A Reply to Ignorance

October 16, 2017

This is our response to a statement found within the minutes of a meeting in May 2017 of the GALDA (German Airline Dispatcher Association), which included an opinion and generalizations regarding USA FAA Part 65 training and trainers made by the Chairman of the German Airline Dispatcher Association. The link below includes the entire statement. Our response follows.


One statement that we find particularly troublesome is

“The FAA Dispatch license is reduced to a business model and cash machine for FAR 65 training provider. The issue any form of license without a complete and proofed qualification and competence is simply wrong. If there are shortcuts like the FAR 65 license, all other professional competence development concepts for FOO are endangered, also the new Competency Based Training Concept for FOO.”


I’m unsure if this is stupidity, ignorance, or a hybrid of both.

The FAA does not issue a ‘dispatch license’, it issues a certificate, which means the individual is eligible to apply for a job – period. It is not a license to dispatch. It is the airline’s responsibility to rigorously interview the applicant, and if hired, put them through a training period that acclimates them to do the actual job, all of this typically occurs during a 3-12 month probationary period in the USA.

It is best and most advisable not to lump Sheffield School of Aeronautics into any category with any other FAA Part 65 schools, of which there are likely 50+ approvals. I doubt having students self-study a 1500+ ADX-test question bank, that is in constant flux, would be considered ‘fast and easy.’ This is required study before even entering our school. Other schools may incorporate some or all of this standardized test material into their curriculum, much of it being nonsensical and not applicable to an actual OCC/NOC of any regional or major airline within the USA or outside the USA, but Sheffield does not use ADX subject material as the core focus of their courses.

Why have so many carriers, including international airlines, sent people to Sheffield School of Aeronautics (est. 1948) as well as some other schools? In our case, this includes major European carriers such as KLM, Air Berlin, Lufthansa, etc.. If there is no value to the USA/FAA certification, why has this occurred and continues to occur? Most international carriers don’t technically need the training and yet they send their people anyway. So, is the author calling those companies plus Virgin Australia and dozens of others, including Delta and United, et al. stupid, then? 

This sounds to me like someone is using that “US Part 65 training sucks” line to further their own work project. I also find it interesting that, to the best of our knowledge, there are only three countries in the world who share operational control, and the Part 65 certificate works for that – but their own training he speaks of still won’t allow that in other countries. If our process is good enough to give us that authority legally, then, obviously the FAA sees it as sufficient and continues to do so since there appears to be no rewrite of Part 65 in the works.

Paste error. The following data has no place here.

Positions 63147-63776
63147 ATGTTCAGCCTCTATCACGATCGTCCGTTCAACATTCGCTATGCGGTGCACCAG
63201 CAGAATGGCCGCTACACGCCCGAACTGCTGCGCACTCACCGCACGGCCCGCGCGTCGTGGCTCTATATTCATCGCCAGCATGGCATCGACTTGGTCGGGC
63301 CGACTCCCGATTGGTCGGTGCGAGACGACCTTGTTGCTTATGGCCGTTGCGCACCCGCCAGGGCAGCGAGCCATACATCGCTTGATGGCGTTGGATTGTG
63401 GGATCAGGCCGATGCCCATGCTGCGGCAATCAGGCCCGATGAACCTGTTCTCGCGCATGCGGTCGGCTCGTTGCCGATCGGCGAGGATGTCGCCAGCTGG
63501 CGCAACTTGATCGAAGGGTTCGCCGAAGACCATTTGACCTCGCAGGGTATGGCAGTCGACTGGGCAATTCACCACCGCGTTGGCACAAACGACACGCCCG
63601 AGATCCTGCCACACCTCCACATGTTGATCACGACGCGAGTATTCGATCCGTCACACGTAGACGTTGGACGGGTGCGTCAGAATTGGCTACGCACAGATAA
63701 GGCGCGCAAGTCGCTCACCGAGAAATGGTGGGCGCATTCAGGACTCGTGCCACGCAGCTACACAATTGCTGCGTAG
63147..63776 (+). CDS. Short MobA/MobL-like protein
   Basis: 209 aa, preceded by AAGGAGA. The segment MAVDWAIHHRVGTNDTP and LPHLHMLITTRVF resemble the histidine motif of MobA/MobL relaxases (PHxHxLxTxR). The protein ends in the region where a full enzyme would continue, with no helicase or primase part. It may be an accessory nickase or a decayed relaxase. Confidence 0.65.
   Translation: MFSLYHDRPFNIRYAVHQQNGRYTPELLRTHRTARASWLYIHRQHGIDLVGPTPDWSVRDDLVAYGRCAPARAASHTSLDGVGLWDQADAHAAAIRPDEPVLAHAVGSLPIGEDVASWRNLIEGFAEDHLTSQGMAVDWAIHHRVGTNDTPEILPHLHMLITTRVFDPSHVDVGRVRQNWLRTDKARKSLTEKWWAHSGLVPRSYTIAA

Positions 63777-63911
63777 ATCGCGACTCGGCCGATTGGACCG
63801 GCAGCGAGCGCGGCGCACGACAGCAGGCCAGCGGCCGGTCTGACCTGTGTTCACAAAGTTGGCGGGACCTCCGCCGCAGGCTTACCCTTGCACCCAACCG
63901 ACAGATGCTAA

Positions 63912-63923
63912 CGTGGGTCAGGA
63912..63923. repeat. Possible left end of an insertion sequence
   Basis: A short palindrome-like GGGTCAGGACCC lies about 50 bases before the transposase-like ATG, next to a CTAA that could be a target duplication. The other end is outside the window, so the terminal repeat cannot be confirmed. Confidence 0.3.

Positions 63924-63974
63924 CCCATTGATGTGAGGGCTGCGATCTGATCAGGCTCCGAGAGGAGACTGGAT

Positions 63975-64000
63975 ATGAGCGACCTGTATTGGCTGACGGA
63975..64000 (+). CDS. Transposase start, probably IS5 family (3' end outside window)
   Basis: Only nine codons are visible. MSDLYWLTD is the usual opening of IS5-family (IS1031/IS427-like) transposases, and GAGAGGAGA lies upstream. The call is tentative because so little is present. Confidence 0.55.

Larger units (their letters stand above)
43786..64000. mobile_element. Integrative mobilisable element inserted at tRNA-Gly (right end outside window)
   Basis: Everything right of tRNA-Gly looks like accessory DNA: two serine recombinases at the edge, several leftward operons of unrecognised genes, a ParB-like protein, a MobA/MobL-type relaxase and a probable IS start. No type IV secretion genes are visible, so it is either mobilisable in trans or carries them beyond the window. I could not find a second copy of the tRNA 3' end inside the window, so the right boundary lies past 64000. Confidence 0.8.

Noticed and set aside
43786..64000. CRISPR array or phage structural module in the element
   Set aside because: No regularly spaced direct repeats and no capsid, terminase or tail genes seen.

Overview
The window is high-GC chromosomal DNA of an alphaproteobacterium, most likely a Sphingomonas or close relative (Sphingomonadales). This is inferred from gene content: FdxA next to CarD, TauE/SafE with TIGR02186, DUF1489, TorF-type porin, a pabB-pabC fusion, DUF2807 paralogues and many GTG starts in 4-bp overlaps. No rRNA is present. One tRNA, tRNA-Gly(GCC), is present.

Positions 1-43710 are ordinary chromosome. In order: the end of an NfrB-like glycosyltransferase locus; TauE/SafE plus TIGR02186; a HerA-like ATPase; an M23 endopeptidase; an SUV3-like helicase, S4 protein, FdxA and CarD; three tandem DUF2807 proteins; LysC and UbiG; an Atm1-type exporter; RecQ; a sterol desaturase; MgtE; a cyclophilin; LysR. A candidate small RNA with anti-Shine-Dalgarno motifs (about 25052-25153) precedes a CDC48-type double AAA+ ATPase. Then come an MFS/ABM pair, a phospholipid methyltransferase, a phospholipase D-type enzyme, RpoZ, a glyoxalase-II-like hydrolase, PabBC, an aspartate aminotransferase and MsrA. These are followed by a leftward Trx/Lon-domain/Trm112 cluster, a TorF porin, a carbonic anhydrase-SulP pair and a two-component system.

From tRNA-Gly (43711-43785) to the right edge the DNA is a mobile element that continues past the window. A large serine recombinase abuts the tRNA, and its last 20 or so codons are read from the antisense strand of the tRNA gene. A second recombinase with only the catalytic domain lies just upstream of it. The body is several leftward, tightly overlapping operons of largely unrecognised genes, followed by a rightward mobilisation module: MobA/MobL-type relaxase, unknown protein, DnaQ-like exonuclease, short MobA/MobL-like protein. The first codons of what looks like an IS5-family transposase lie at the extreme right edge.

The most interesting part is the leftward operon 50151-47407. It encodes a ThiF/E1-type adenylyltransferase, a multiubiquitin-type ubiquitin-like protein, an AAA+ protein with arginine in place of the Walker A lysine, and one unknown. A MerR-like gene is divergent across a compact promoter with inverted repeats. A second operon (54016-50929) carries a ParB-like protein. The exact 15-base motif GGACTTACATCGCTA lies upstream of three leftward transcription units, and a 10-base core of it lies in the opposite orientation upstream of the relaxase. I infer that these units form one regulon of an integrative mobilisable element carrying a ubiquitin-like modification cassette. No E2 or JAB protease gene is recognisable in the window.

If you believe USA FAA Part 65 Aircraft Dispatcher training is insufficient, then I challenge you to block all US air carriers from entering other countries’ airspace as being unsafe since they are insufficiently planned and released. At least Delta’s operations, since they run their own program in-house under Part 65… 

The blog/piece seems to focus on US regulations, many of which are mirrored in one way or another internationally. The author also fails to note that there is more to a Part 65 USA course than regulations. There’s weather theory, non-graphic weather, graphic weather, ATC, navigation, aircraft performance, flight planning, and aircraft systems, in addition to decision-making and situational awareness. Do European turbojet engines work differently? Is weather theory, not climatology, different across the Atlantic? I could go on forever…

FAA Part 65 training in the USA was described in the blog link as ‘Fast and easy’, which is utter nonsense. At least, not at Sheffield School of Aeronautics. Ask anyone who has ever attended this FAA Part 65 school of hard knocks. This is no “shortcut”, and if any US Part 65 school sells a ticket, so to speak, any airline inside or outside of the U.S. with half a brain stem, will simply dismiss that applicant during the interview process. Yet our graduates who return to their homes all around the world, be it USA, Germany, or various European or Asian countries, seem to have little or no problem assimilating into the international standards of other airlines. Why is that? Perhaps the international community should reexamine their own ‘standards.’ Or in the least coordinate and communicate with US Part 65 trainers as to what is lacking in order to make improvements to training. The FAA does not seem to fathom that communications-for-improvement concept at times, but perhaps others around the world can simply communicate what is good and what is lacking –Sheffield would certainly listen.

These “Operations/Dispatch” Federations who are trying to attract young, motivated individuals, yet communicate ignorance, should be admonished, if not shunned entirely. We’re not big into patronizing  ignorance. 

Eric Morris
Sheffield School of Aeronautics (established 1948)





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